Sunday

Do you have "slender" gut microbes or "obese" gut bugs?

If you've been reading my newsletters for a while, then you know one of the biggest things I talk about is the importance of all those trillions of little "critters" in your gut (your probiotics, and the balance between good and bad bugs in your gut) that regulate so many important aspects of your health, including your immune system, digestion, your weight, and even brain health according to some recent studies.

After all, as you may have heard, we have 10x the amount of microbes in our body compared to the number of our own human cells in our body.  Clearly, those 100 trillion "bugs" in your body control a LOT about your health considering they outnumber our own cells 10 to 1.

Well, recently I've been reading the thought-provoking new book by Michael Pollan called Cooked, and I ran across this excerpt, which is important and fascinating:

"Indeed, the microbiota may play an important role in regulating our weight. It has long been known that feeding antibiotics to livestock makes them gain more weight on the same amount of feed, and though the mechanism has not been identified, intriguing new clues are emerging.  A group of researchers at Washington University in St. Louis discovered that the types of bacteria dominant in the gut of obese individuals (in both mice and humans) are very different from those found in slender people, and that the different species of gut bacteria metabolize food more or less efficiently. 

This suggests that the amount of energy we obtain from a given amount of food may vary depending on the kinds of microbes living in your gut.  So might changing the composition of our gut bacteria in turn change our weight?  Possibly: The researchers found that when they transferred bacteria from the gut of fat mice into germ-free mice, the germ-free mice gained nearly twice as much weight as when they received gut bacteria from skinny mice.  Other research has found that specific gut microbes, such as Helicobacter pylori (which are killed by antibiotics), play a role in regulating the hormones that control appetite."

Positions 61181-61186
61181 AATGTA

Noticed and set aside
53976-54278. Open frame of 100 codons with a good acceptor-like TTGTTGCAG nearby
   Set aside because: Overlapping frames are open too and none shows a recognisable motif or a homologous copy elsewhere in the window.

As you can see, the irresponsible use of antibiotics in livestock in the last 50 years and also the over-prescription of antibiotics in humans for every little minor sickness has been devastating the guts of humans and possibly making us fat just like livestock fatten up with the use of antibiotics.

This excerpt also raises intriguing points about the importance of our gut probiotics in regulating our weight considering the information about different gut microbes in obese vs slender people.

Check out this video below for some more shocking info on whether YOUR gut microbes are out of balance and making you gain weight, as well as digestion and immune problems:

Is YOUR gut overloaded with toxic gut microbes crowding out the good probiotics? (important stuff)


PS -- if you liked today's article, please fwd this email on to any of your friends, family, or co-workers that would enjoy it.

Mike Geary
Certified Nutrition Specialist
Certified Personal Trainer

Links to this post:

Create a Link

<< Home